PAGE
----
Spotlight – J&J takes on Medtronic and Boston in pulsed field ablation
The group is fast developing its new atrial fibrillation devices. But will it be fast enough?
On its first quarter earnings call J&J singled out its Varipulse pulsed field ablation catheter as a crucial product to sustain growth. Pulsed field ablation, a treatment for atrial fibrillation, is safer than current ablation techniques and is expected to replace them in the next few years.
But J&J has two major competitors in the cardio behemoths Medtronic and Boston Scientific, and is expected to reach market behind both. Moreover, another interested party, Abbott, might fight its way into this space via M&A.
Current cardiac ablation catheters scar the heart muscle either using radiofrequency energy or by freezing the tissue. The scars stop the cardiac tissue conducting the faulty electrical signals that cause atrial fibrillation (AF). J&J is the undisputed leader of the $8bn worldwide ablation market thanks to its Biosense Webster subsidiary, which has a 60% market share, according to Stifel analysts. Abbott has 20%, Medtronic 15% and Boston Scientific the remaining 5%.
Finger on the pulse
But times are changing. Pulsed field catheters, which deliver electric pulses to interfere with the irregular electrical pathways in AF patients, appear to be both faster and more precise, causing less unnecessary damage to the heart than RF or cryoablation. They are widely expected to take over from the older tech, with some analysts suggesting that they will usurp almost the entire market over the next decade.
Inspire, the European pivotal trial of J&J’s pulsed field device Varipulse, hit in February, and the US trial ought to read out next year. On the group’s first-quarter earnings call Ashley McEvoy, head of J&J’s medtech division, declined to give an approval timeline, but the device is probably a year or two away from the US market.
Medtronic also posted data recently. The Pulsed AF US trial of its rival catheter PulseSelect was a success at last month’s ACC meeting, however because this trial had a very different design from J&J’s Inspire study effectiveness comparisons are tricky. US approval could come later this year or early next.
Boston Scientific, the smallest player in traditional ablation, is leading the race in pulsed field, albeit via dealmaking than in-house development. In 2021 it bought Farapulse, whose catheter of the same name, pictured above, had been CE marked a few months earlier. To its credit, Boston had taken the option to buy Farapulse before the approval came through.
Abbott is not sponsoring any ongoing clinical trials of pulsed field ablation, but it is interested. On the company’s fourth-quarter call in January its chief executive, Robert Ford, said pulsed field was “an important product to have”, adding that while it was too early to say whether the market would move completely over to this technology, Abbott was investing in a pulsed field programme.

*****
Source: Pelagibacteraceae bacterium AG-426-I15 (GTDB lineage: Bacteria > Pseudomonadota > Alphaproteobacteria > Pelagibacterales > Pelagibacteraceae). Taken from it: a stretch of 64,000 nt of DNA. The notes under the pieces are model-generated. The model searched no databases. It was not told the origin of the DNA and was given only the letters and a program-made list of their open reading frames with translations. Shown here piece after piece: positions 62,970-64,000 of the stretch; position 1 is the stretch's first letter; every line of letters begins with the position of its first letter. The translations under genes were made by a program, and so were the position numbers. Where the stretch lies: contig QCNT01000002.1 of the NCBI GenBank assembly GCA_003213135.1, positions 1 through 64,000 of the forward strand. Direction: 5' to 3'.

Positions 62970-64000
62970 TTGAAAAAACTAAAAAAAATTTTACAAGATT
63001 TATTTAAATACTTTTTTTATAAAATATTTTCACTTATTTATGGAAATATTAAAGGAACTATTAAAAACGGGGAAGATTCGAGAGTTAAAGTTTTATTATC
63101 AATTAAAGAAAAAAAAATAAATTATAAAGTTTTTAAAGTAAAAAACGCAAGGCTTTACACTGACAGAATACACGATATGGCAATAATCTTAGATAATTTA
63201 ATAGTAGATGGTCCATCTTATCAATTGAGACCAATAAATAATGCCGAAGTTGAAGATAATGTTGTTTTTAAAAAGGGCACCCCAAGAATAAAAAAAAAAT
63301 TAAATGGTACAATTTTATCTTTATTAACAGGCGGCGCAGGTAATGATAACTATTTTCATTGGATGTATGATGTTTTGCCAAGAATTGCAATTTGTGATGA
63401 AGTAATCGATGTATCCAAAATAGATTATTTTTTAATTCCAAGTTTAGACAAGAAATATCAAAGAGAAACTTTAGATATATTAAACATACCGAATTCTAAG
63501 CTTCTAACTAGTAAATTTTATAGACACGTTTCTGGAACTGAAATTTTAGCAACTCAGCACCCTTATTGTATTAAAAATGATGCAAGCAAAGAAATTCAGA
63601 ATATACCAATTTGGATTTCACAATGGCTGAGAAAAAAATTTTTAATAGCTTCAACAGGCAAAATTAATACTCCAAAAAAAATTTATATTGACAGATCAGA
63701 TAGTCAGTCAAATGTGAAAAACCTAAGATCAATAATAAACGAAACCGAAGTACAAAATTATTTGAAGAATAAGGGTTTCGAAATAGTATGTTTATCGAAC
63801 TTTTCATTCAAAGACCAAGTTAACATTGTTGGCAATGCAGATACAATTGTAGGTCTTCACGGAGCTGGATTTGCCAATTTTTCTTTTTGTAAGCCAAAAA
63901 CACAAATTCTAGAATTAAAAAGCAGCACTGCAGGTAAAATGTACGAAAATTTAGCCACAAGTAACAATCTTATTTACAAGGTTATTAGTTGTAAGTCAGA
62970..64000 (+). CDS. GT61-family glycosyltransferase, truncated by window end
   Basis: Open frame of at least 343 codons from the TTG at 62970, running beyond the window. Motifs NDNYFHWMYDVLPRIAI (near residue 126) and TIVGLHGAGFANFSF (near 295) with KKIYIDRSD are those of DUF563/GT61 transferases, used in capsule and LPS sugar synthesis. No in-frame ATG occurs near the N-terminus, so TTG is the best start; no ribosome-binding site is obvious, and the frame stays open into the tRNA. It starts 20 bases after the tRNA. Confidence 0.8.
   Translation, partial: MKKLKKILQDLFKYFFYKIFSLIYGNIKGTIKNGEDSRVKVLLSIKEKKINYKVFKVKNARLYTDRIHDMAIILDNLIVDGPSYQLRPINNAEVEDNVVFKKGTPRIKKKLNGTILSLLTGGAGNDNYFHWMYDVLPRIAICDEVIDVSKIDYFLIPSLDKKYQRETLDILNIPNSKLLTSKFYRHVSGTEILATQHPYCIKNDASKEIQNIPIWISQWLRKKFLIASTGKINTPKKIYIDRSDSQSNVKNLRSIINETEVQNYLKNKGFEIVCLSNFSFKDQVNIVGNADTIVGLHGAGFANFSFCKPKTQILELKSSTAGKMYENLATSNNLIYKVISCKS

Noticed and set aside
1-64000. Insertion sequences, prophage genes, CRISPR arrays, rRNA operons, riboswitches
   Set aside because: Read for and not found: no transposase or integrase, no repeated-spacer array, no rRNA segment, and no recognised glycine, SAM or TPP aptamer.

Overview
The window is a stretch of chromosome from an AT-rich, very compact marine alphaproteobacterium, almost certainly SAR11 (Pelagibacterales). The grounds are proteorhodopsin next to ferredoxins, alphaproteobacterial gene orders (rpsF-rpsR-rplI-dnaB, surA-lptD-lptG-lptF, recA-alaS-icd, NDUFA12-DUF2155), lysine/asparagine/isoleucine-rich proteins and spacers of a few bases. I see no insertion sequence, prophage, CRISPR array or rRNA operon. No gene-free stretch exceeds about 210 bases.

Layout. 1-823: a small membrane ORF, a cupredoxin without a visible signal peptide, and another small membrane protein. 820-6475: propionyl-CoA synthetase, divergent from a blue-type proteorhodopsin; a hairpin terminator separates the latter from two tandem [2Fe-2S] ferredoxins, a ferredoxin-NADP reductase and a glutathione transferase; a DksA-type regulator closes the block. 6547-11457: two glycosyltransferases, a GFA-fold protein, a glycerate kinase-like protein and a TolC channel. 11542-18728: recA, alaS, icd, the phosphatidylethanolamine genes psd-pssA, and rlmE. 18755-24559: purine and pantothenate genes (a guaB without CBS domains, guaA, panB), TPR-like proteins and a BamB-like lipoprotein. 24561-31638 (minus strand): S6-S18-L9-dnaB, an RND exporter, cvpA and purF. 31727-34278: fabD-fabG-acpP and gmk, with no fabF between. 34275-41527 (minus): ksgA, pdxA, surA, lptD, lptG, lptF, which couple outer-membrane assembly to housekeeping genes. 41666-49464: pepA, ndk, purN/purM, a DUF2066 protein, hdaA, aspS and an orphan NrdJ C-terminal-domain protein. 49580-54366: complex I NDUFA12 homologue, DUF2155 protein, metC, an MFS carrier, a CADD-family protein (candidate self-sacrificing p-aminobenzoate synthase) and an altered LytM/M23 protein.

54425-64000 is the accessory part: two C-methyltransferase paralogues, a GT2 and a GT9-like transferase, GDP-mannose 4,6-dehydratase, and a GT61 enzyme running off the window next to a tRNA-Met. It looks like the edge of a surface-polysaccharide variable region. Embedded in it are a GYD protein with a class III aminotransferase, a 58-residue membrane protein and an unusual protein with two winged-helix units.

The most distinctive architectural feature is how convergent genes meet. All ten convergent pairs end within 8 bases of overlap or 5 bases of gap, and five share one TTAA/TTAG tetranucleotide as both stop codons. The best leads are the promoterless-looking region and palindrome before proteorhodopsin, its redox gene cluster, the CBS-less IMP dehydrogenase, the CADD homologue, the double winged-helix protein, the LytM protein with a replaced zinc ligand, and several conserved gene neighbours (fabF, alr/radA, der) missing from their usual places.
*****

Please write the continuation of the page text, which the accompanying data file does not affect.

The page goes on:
Still, a few smaller companies including Kardium and Adagio Medical are also working on pulsed field catheters, and takeouts here cannot be ruled out. As the only ablation player without a late-stage presence in pulsed field, Abbott must surely be aware that an acquisition of a device would be the quick and easy way to become a contender.
The real opportunity here, however, might not be pulsed field alone but bringing to market catheters that can use two ablation methodologies at once.
“We actually think access to radiofrequency, which has 20-plus years of safety and efficacy, coupled with the newer generation of [pulsed field] is really going to be the winning combo for electrophysiologists,” J&J’s McEvoy said last week.
The company is studying a device called Thermocool Smarttouch SF dual energy, which is intended to marry the relative safety of pulsed field with the proven durability of radiofrequency ablation. The first procedures have been conducted in the European Smartfire study, which could yield data later this year.
Medtronic is pursuing a similar second-generation system. The pivotal US trial of its Sphere-9 device could report next year.
While J&J looks on course to be third to market with a single-method pulsed field system, it could be the pioneer in the second-generation space. This market is moving fast, and these new technologies should command premium pries over older ablation products. There is much to play for.
|Pulsed field ablation catheters
|First-gen (pulsed field energy only)
|Advent, US trial in 900 pts w paroxysmal AF, could report H2 2023; Advantage AF, in 417 pts w persistent AF, could report 2024
|Approved in EU 2021; US approval poss 2024
|Pulsed AF, WW trial in 421 pts w either paroxysmal or persistent AF hit Mar 2022
|US approval poss mid to late 2023
|Johnson & Johnson
|Inspire, European trial in 550 pts w paroxysmal AF hit Feb 2023; Admire, US trial in 362 pts w paroxysmal AF, could report 2024
|US approval poss 2024-5
|Pulse-EU, European trial in 110 pts w unspecified AF, could report 2024; Pulsar, WW trial in 449 pts w paroxysmal or persistent AF, could report 2025
|Adagio PFA system
|Parallel, WW trial in 78 pts w persistent AF, could report 2024
|Second-gen (pulsed field plus radiofrequency)
|Johnson & Johnson
|Thermocool Smarttouch SF dual energy
|Smartfire, European trial in 135 pts w paroxysmal AF, could report 2023-4
|US approval poss 2024
|Sphere-Per AF, US trial in 477 pts w unspecified AF, could report 2024
|US approval poss 2024-5
|Source: Evaluate Medtech, Stifel & clinicaltrials.gov.